Before You Begin to Write Your Book…

Think about your ideal reader. What would they want to know about you and your book before deciding to purchase it?
If your book is non-fiction, a reader will want to know:
    • Who are you?
    • What is your book about?
    • What inspired you to write it?
    • Who will it help?
    • Why are you the expert to write it?
    • What makes your book unique?

If you’re writing fiction, answer the same first three question above, and add:

  • Why do you love this book?
  • What do you hope the reader will enjoy the most about it?

Answers to these questions will not only help you write a better book, but also serve as your bio when you’ve finished.



Can Your Novel be Adapted into a Stage Play?

I am currently working with a professional playwright to adapt my novel, Husbands May Come and Go but Friends are Forever, into a stage play. The book sales keep plugging along, mostly in Europe now, but I got the idea that the female characters in my book would be perfect for the stage.

If you write fiction, think about how your story might play out on stage. How many characters would need to physically appear, how many sets, etc.?  Your novel may have a second life waiting in the wings.


Where to Start Your Novel

In doing the final edit for my second novel, Staying Afloat, I questioned where the story should really start. I came across this helpful article written by literary agent, Carly Watters of PS Literary.

The True Beginning

Posted on July 29, 2011 by Carly Watters

Does your novel start in the right place? Read on for tips…

Do you know where to start your novel?

Successful commercial fiction doesn’t start with first words you ever put on the page. The start is where the true beginning lies. It’s where the book takes off. It’s where subtle character introduction meets engrossing plot. I don’t mean an interesting memory or event. I mean riveting, don’t want to put it down, if I only requested three chapters I need more, stat! In today’s age of short Twitter-like attention spans, online reading communities that give you quick starred reviews as well as editors and agents who have piles of reading on their desk and computers you need to grab someone’s attention and keep it.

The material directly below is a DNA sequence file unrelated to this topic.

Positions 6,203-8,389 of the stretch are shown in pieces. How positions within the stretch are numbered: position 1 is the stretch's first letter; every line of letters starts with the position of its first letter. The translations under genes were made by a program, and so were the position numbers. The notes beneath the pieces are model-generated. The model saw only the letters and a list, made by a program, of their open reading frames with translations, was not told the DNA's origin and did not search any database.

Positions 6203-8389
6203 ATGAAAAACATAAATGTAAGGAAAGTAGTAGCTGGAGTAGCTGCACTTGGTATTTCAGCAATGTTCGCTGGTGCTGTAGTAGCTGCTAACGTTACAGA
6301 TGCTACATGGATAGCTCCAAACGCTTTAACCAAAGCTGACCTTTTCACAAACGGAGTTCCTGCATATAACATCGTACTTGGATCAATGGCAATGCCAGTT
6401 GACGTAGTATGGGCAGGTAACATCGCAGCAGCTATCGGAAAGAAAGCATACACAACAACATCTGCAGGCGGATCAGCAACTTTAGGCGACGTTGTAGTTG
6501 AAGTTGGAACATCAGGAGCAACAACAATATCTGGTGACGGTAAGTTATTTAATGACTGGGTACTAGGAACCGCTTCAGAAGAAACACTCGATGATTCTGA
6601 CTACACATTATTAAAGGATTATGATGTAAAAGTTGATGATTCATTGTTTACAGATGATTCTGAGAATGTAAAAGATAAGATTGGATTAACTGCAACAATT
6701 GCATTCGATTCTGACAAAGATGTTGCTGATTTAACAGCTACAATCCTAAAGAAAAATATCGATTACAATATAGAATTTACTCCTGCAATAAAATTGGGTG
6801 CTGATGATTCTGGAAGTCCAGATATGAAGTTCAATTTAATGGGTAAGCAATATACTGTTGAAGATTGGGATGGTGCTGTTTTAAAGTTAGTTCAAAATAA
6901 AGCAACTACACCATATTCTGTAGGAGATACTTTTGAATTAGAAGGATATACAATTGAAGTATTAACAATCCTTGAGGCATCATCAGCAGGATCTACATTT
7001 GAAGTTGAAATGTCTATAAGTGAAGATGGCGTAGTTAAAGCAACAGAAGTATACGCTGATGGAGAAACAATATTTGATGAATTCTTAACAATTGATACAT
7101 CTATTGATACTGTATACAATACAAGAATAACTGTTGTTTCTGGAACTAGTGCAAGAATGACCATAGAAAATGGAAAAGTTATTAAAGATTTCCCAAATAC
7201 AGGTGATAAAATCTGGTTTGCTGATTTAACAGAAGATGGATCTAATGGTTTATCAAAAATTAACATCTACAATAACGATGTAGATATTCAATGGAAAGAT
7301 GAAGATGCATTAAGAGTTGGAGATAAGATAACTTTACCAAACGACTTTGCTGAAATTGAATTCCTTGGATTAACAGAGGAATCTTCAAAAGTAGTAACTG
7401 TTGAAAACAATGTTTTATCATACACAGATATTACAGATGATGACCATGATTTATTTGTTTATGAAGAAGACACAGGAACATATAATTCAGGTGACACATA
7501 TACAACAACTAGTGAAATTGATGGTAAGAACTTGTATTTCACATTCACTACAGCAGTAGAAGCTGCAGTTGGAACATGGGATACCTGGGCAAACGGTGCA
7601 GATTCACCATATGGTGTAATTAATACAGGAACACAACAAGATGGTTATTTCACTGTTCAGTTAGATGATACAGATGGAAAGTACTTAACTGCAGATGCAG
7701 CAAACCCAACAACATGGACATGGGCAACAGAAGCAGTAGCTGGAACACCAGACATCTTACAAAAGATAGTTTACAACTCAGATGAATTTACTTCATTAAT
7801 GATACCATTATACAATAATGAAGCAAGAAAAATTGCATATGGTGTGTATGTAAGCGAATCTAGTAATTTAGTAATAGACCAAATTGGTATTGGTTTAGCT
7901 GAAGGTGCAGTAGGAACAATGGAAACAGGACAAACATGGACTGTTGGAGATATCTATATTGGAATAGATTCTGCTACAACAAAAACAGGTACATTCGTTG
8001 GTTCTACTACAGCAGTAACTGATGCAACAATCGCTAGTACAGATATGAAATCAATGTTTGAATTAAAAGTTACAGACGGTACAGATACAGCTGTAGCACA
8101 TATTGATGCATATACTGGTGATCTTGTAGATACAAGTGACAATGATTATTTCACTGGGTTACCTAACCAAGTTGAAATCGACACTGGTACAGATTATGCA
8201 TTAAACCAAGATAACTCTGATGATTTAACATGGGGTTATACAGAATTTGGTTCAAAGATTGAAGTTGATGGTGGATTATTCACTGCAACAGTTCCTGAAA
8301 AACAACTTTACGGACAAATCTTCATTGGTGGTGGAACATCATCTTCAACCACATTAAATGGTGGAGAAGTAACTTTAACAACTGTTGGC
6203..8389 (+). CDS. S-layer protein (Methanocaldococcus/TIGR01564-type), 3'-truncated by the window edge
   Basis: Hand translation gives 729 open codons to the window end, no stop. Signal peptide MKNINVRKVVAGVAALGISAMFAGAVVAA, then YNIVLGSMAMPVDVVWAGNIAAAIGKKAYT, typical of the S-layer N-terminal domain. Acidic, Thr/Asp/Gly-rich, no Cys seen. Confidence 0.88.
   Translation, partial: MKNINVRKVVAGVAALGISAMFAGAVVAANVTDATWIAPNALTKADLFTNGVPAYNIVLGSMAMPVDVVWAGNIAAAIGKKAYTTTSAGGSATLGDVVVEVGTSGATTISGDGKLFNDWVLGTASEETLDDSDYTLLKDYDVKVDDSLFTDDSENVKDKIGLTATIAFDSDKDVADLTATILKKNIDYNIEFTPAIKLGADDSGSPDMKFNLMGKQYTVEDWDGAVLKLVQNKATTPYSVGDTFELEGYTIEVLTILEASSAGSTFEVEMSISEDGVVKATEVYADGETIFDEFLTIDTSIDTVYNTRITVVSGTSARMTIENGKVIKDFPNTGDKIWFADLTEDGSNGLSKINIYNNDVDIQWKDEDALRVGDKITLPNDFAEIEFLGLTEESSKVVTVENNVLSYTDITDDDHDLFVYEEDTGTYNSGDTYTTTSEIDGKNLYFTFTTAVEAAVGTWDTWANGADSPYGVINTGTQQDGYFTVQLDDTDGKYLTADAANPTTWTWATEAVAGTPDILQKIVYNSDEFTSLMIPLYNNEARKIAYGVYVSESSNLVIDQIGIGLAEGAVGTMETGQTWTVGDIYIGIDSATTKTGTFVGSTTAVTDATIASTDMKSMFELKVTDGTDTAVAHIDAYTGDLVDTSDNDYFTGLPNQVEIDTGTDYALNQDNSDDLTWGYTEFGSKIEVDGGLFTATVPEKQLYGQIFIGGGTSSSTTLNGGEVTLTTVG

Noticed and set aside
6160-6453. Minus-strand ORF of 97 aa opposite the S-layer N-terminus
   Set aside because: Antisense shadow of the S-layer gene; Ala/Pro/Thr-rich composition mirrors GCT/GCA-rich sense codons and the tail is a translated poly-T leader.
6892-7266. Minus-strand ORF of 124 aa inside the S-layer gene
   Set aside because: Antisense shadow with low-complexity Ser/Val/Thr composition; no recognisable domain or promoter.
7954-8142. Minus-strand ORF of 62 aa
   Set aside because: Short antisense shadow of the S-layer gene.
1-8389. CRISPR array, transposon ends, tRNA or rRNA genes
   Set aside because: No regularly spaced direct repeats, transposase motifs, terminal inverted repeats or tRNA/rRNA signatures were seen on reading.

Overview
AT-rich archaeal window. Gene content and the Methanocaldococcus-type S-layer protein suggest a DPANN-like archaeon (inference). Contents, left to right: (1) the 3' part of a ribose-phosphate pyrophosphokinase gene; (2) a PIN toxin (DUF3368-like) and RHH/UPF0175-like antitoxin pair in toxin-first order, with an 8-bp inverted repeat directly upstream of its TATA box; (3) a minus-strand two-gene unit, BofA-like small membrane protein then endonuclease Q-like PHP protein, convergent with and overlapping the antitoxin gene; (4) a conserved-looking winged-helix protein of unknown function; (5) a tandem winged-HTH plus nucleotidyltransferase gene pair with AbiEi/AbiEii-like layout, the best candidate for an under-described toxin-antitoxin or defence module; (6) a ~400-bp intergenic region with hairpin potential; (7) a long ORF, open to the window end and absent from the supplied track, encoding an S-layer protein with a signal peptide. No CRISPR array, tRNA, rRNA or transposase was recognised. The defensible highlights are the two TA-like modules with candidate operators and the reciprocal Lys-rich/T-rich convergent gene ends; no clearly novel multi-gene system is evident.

What is a true beginning? 

The true beginning is a natural introduction into the world you’ve created, a thematic incantation, a jump into action–whatever suits the commercial angle of your work and you know it best. It is often padded within the first few chapters and needs a keen eye to reveal it.

How do I get my beginning to where it needs to be?

Don’t settle for a beginning you think can work, settle for the one that keeps people reading. Be honest with the shortcomings of your work as you write and edit.

  • Does your beginning take time to introduce each character and trait or can we learn that as we go?
  • Are you showing the introduction or telling us a story that details are skillfully tucked into?
  • Does the dream, memory, prologue or hindsight reflection that starts the novel help set the reader up to understand the story better or is it confusing when the reader doesn’t know the characters, plot or setting yet?

When in the editing and revision stage know that your first page, ten pages, three chapters are set to impress. Then make sure your whole manuscript flows with equal pace. Including sample material in your query that comes from your ‘best chapter’ will not suffice. Your whole book needs to be filled with your best chapters. Don’t be afraid to kill the darlings.

Agents and editors have limited time to become attached to the merit of sample chapters. Those who have full client rosters are looking for a reason to put it down. Those who are looking for authors are still looking to be impressed. Don’t give anyone a reason to pass on work based on an unpolished opening.

Tip: Think about your project farther along in the publishing process to keep you motivated. With many marketing plans including sample chapters online or in the back of like-minded novels, Amazon ‘Look Inside!’ functions, and more know how important beginnings are to attracting and keeping readers at all stages of the publishing process.